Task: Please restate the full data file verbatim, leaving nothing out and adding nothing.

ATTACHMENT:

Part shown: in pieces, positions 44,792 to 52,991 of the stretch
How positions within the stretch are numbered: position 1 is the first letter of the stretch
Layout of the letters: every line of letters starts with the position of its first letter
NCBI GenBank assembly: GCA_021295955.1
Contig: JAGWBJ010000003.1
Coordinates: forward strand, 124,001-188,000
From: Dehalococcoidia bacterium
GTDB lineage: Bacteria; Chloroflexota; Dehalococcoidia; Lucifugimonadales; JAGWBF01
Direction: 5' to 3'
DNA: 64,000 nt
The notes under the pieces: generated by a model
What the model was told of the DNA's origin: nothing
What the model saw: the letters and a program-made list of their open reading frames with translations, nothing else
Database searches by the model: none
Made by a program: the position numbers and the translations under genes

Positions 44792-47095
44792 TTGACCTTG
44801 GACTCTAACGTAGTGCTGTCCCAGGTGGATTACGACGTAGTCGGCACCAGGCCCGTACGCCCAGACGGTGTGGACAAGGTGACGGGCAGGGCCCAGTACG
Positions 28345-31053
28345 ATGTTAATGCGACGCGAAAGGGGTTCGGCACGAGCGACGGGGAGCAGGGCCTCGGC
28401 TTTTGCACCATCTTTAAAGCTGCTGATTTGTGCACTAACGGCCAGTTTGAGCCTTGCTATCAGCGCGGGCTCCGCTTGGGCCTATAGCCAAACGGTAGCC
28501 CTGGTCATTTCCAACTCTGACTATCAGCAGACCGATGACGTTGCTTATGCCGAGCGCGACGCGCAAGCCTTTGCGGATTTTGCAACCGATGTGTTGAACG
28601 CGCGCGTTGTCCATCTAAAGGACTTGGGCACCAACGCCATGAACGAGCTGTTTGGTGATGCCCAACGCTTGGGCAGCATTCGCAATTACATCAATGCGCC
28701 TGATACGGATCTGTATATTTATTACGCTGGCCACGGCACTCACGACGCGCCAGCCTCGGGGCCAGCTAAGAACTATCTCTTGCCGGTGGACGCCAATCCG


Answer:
Part shown: in pieces, positions 44,792 to 52,991 of the stretch
How positions within the stretch are numbered: position 1 is the first letter of the stretch
Layout of the letters: every line of letters starts with the position of its first letter
NCBI GenBank assembly: GCA_021295955.1
Contig: JAGWBJ010000003.1
Coordinates: forward strand, 124,001-188,000
From: Dehalococcoidia bacterium
GTDB lineage: Bacteria; Chloroflexota; Dehalococcoidia; Lucifugimonadales; JAGWBF01
Direction: 5' to 3'
DNA: 64,000 nt
The notes under the pieces: generated by a model
What the model was told of the DNA's origin: nothing
What the model saw: the letters and a program-made list of their open reading frames with translations, nothing else
Database searches by the model: none
Made by a program: the position numbers and the translations under genes

Positions 44792-47095
44792 TTGACCTTG
44801 GACTCTAACGTAGTGCTGTCCCAGGTGGATTACGACGTAGTCGGCACCAGGCCCGTACGCCCAGACGGTGTGGACAAGGTGACGGGCAGGGCCCAGTACG
Positions 28345-31053
28345 ATGTTAATGCGACGCGAAAGGGGTTCGGCACGAGCGACGGGGAGCAGGGCCTCGGC
28401 TTTTGCACCATCTTTAAAGCTGCTGATTTGTGCACTAACGGCCAGTTTGAGCCTTGCTATCAGCGCGGGCTCCGCTTGGGCCTATAGCCAAACGGTAGCC
28501 CTGGTCATTTCCAACTCTGACTATCAGCAGACCGATGACGTTGCTTATGCCGAGCGCGACGCGCAAGCCTTTGCGGATTTTGCAACCGATGTGTTGAACG
28601 CGCGCGTTGTCCATCTAAAGGACTTGGGCACCAACGCCATGAACGAGCTGTTTGGTGATGCCCAACGCTTGGGCAGCATTCGCAATTACATCAATGCGCC
28701 TGATACGGATCTGTATATTTATTACGCTGGCCACGGCACTCACGACGCGCCAGCCTCGGGGCCAGCTAAGAACTATCTCTTGCCGGTGGACGCCAATCCG